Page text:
Last Updated on 29th September 2021 by Sophie Nadeau
Hidden in the shadow of the awe-inspiring domes of the Sacré-Coeur Basilica, there’s a piece of Montmartre history which is so secretive that even many Parisians don’t know of its existence. Cimetière du Calvaire (Calvaire Cemetery) is not only the smallest cemetery in Paris, but it’s also the oldest… And it’s only open for one day a year!
In 2020, the Cimetière du Calvaire was unfortunately closed due to the ongoing health situation. In 2021, Cimetière du Calvaire is currently set to open as normal. Visit to the Parisian cemetery is free.
Wander past the wrought-iron gate of Calvaire Cemetery on any given day and it will be firmly shut. Situated to the right-hand side of the eight-hundred-year-old Saint Pierre de Montmartre Parish Church, you’ll know you’re in the right place when you spy the heavy bronze doors depicting the Resurrection sculpted by Italian Tommaso Gismondi, whose work is also to be found in the Vatican.
Wait in the queue (and be sure to bring an umbrella or rain jacket like one of these in case of rain, as always seems to happen on Toussaint!) and you’ll soon be ushered into the space and up some cracked steps.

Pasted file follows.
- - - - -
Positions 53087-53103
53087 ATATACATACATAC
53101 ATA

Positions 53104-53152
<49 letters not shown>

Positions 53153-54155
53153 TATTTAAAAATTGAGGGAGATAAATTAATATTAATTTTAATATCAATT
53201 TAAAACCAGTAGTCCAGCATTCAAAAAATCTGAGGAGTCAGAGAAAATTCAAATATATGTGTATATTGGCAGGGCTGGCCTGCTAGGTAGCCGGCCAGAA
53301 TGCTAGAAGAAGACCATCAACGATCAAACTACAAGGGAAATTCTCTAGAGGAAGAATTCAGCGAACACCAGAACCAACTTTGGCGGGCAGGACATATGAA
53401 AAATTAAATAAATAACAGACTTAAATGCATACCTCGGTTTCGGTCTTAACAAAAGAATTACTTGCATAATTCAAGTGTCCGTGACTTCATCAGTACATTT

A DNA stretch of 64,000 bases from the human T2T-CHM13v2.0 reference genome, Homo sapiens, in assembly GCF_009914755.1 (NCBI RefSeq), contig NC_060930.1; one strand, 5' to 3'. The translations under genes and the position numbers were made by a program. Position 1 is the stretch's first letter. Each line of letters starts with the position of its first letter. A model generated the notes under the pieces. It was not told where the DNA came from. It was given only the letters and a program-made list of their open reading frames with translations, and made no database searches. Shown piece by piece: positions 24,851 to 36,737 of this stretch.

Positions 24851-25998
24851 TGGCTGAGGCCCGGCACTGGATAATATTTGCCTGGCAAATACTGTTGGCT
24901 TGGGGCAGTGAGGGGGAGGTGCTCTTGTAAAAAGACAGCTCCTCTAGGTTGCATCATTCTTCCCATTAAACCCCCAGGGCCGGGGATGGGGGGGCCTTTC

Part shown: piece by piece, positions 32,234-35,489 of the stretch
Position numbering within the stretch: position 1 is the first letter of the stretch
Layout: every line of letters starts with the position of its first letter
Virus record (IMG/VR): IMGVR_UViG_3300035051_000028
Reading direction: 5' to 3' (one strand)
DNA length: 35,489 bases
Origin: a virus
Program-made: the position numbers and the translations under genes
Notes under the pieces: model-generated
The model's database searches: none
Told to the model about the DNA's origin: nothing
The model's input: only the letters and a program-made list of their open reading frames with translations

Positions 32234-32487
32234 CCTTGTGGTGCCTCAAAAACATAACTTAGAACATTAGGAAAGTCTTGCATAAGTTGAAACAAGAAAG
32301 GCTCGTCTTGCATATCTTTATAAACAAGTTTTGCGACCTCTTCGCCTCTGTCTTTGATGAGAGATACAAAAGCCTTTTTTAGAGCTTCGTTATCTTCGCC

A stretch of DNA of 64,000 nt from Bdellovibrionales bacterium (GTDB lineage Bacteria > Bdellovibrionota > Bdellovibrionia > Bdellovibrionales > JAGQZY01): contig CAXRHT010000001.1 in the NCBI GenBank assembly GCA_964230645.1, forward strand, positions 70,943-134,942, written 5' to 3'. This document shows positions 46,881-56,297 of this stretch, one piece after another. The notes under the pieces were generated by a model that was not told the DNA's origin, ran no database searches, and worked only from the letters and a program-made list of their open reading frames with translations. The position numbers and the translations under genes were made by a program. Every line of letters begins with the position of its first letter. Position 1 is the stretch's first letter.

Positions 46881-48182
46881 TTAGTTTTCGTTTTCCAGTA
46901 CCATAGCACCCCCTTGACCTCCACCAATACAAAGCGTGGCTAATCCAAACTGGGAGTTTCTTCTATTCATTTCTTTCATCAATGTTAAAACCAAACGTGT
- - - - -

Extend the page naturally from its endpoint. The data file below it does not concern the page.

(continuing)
Perhaps what will surprise you the most is the state of the cemetery; there’s no paved pathway, and many of the tombs are cracked and worn, to the point where many are now illegible.
Address | 2, rue du Mont-Cenis, Montmartre, 75018
A history of Cimetière du Calvaire
For such a small space (around 600m²), the graveyard is the final resting place of a surprising number of figures who were instrumental in the foundation of the USA, as well as, of course, history prior to the French Revolution.
For example, the man who created Moulin de la Galette, one of the last windmills of Paris, is now interred in the cemetery, his tomb easy to spot thanks to its crowning feature, a mini moulin! The cemetery was founded as early as 1688 on the site of the Montmartre Abbey.
Once used to bury religious members of the church, at its opening the cemetery was the only cemetery available to residents of Montmartre. Even prior to this, the site is thought to have been used as a Merovingian burial ground during the 7th-century.